Weeds and weeding are perennial  battles; even when the weeds are not perennial it feels like they are. So, what is a weed? There is a dictionary definition for 'weed' but it is not necessarily accurate or applicable in all locations. For example; Purslane in my garden is a nasty weed and yet it is cultivated in other parts of the world as an edible and nutritious plant. One year I planted Calendula and found out how prolific it is. It became a weed in my yard. In a broad sense, a weed is an unwanted plant that invites itself to the garden.

I don't think it is possible to eliminate weeds entirely, but with persistence and some caution we can come close. The persistence part is obvious, but the caution may not be. Adding foreign soil to your garden can introduce more or even new weeds you were not anticipating. Adding mature weeds to your compost pile preserves the seeds for distribution along with the compost. Fresh manure can also carry seeds just waiting for their chance.  Birds, wind and some water sources also help weeds find their way into the yard. 

The persistence part of weed control is primarily cultivation; not giving them a chance to grow beyond germination and propagation.

Weeds appear and reappear every year, but not all of them are actually perennial. Knowing the difference is important for an effective battle plan. Annual weeds die over the winter; their seeds germinate the following spring. Most weed seeds, whether annual or perennial, can lay dormant in the soil for many years. For this reason weeds should never be allowed to flower and reach maturity. Continuous and regular cultivation kills germinating seeds and brings others to the ideal depth for germination. Persistent cultivation eventually brings weeds under control, more or less. If you're not opposed to chemicals, pre-emergents like Preen are also effective on annual (and perennial) weed seeds.

Perennial weeds are largely unaffected by cultivation unless you're able to remove the entire root system. It is still important to cultivate because perennial weeds also develop and distribute seeds. Very often chemicals are the best practical way of battling perennial weeds.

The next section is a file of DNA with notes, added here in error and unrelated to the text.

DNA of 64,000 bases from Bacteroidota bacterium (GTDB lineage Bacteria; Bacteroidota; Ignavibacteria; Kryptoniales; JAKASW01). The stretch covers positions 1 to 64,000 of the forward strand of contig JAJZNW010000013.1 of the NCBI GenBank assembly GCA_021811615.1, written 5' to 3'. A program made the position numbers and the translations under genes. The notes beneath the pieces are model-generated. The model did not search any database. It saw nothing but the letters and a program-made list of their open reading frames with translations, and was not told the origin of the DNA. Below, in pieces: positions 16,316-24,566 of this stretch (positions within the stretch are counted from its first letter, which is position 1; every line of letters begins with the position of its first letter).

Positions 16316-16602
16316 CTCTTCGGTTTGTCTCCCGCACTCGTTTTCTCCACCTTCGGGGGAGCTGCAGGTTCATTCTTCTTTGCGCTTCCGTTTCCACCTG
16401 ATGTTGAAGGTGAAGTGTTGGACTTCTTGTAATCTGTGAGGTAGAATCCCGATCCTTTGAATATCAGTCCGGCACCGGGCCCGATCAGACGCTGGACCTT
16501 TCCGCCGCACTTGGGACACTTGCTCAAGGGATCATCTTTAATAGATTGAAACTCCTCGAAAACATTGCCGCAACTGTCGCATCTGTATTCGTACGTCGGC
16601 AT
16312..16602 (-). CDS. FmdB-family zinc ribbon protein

A couple examples of annual weeds: Purslane   Crab Grass These are particularly prolific. A single plant allowed to go to seed can deposit hundreds, if not thousands of seeds. Other invasive grasses are often generically called Crab Grass. Crab Grass has a defense method similar to many other weeds. If you try to pull it, it will break off, leaving the roots anchored in the soil. Within days new growth appears with seed heads developing. 

Perennial weeds: Field Bind Weed (AKA Morning Glory)  is especially tenacious with a root system as much as 15+ feet straight down. Simple cultivation will not kill it but it is still important as it will kill new seedlings.   The two-leaf seedling root is about 3 inches long and easily taken out. By the time the seedling develops secondary leaves, the root can already be 10 to 12 inches. Unless you're very particular about your lawn, you don't need to worry about Bind Weed in the grass. Continuous mowing keeps it from becoming overgrown and unsightly. In garden areas I have found success by pulling and/or chopping it out during the spring and summer. Around August I let it grow and then spray it in late September (which means sacrificing bedding plants at the end of their season). Being a true perennial, it is taking its strength into its roots for winter storage. Late spraying maximizes the effectiveness on the entire root. Any broad leaf herbicide will work. I like to use 2-4D 

A few more perennial weeds: Couch Grass  Mallow  Dandelion Mature Mallow and Dandelion have large, heavy roots that must be removed to kill the plant. In early spring, when the Tulips and Daffodils are blooming, I use a narrow trenching shovel to uproot the Dandelion and Mallow in garden areas. The new seedlings are easy to control with cultivation. When these plants become a problem in the lawn, 2-4D is very effective as it does not harm the grass. Couch Grass is very hardy and invasive. Its needle point rhizomes can penetrate potatoes and other semi solid objects. When chopping or pulling the grass, if a small piece of the rhizome  is left in the soil it will sprout and spread. Spraying is the most effective way to control Couch Grass which means that if it gets into the lawn, that section of grass will die and have to be replanted.

Weed control is a battle that can be won. Cultivation is the best all around method of control. Soil condition makes cultivating either a chore or a pleasure. The better the soil, the better your tools perform. Cultivating time is relaxing and a time of bonding with the garden.


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